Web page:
Why the used car market may not be back to “normal”

Shoppers browse a used car lot on February 15, 2023 in Glendale, California.

Mario Tama | Getty Images

All new cars after sale become used cars and trucks.

This is an obvious statement, but it needs to be stated to explain the root cause of the current inventory and pricing problems in the US used car market, which is a barometer of the country’s inflation rate.

During the outbreak of the coronavirus pandemic in early 2020, automakers closed factories for several weeks to stop the spread of Covid-19. It was an unprecedented move that ended up causing additional supply chain problems, such as persistent shortages of semiconductor chips, causing factories to once again shut down production for weeks, if not months, in recent years.

The lack of production meant that fewer new cars would become used models for consumers to buy, leading to limited inventory in both the new and used car markets, as well as record prices due to strong demand.

It’s been three years since the original plant closures, but American consumers, as well as the Biden administration, hoping the used car market will return to “normal” pre-pandemic levels, shouldn’t hold their breath.

The notable decline in used car prices towards the end of last year has been cut by about half in 2023 as car inventories are still significantly reduced due to disruptions in car production. There was also an uncharacteristically large number of consumers buying out rent to avoid sky-high car prices and rising interest rates.

“It looks like this will be around for some time,” said Chris Frey, senior manager of industry research at Cox Automotive. “It’s really a function of this hole in new manufacturing, creating a dynamic where wholesale or total used value is higher because there are millions fewer new cars that would end up being used.”

Cox Automotive reports that wholesale prices for used cars are up 8.8% this year. until mid March, according to the Manheim Used Car Value Index, which tracks cars sold to dealers at auctions. Prices are trending higher and the index is returning to a record of 257.7 basis points set in early 2022. In mid-March, it was 238.6.

Used car inventory dwindled 21% over last year and a whopping 26% from the pre-pandemic level of 2.8 million available cars in 2019. Cox Automotive does not expect total used car sales to return to pre-pandemic levels of about 38.2 million units until at least 2026, Frey said. .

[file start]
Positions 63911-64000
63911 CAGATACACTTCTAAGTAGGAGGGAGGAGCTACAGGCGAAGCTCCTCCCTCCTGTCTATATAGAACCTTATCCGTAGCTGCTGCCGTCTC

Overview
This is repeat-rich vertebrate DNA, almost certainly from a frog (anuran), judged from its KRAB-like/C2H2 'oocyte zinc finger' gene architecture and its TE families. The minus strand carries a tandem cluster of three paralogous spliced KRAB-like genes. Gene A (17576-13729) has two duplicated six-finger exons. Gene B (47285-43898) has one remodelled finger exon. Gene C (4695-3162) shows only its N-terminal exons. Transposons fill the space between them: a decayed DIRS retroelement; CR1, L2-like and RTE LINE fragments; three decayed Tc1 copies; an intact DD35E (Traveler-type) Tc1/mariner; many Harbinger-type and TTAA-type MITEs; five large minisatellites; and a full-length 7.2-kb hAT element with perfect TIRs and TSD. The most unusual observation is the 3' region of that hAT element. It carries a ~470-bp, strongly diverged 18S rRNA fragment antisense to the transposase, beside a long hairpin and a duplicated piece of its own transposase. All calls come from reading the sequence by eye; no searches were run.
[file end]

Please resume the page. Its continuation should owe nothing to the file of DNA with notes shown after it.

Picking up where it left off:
Adding to the production pit is a change in lease. Cox reports a 20 percent increase in the number of consumers who leased their cars, buying them back instead of selling them from 2019 to 2022. The increase occurred because the residual value of the cars was in some cases much higher than expected, making it much cheaper to buy a car. than to rent another amid inflated prices and rising interest rates.

“It’s still under a lot of pressure, just like last year,” said Benjamin Preston, a motoring reporter. for consumer reports. “Prices have come down a bit…but the bottom line is they are much higher than they were before the pandemic.”

Cox Automotive previously forecast that wholesale prices in the Manheim Used Car Value Index at the end of 2023 would be down 4.3% from December 2022. The company did not revise this forecast, but it may be necessary to do so amid rising wholesale prices.

Cox reports average listed used car price was $26,068 in February, the most recent data available, up from last year’s records of over $28,000, but significantly higher than the average of about $22,000 reported two years ago. Retail prices for consumers traditionally follow wholesale prices.

So what’s the solution? There is no other way but to increase the production of new cars in order to increase the number of used models in the future. Automakers are expected to ramp up production this year, but they have also vowed not to ramp up production as they have done in the past.

“We are unlikely to return to pre-pandemic levels. Vehicles are much more expensive now,” Frey said of used car prices. “The landscape has changed. [Automakers] they don’t produce as much as they do now because they got a taste of gold – huge profits from the fact that they don’t have as many cars in production.”

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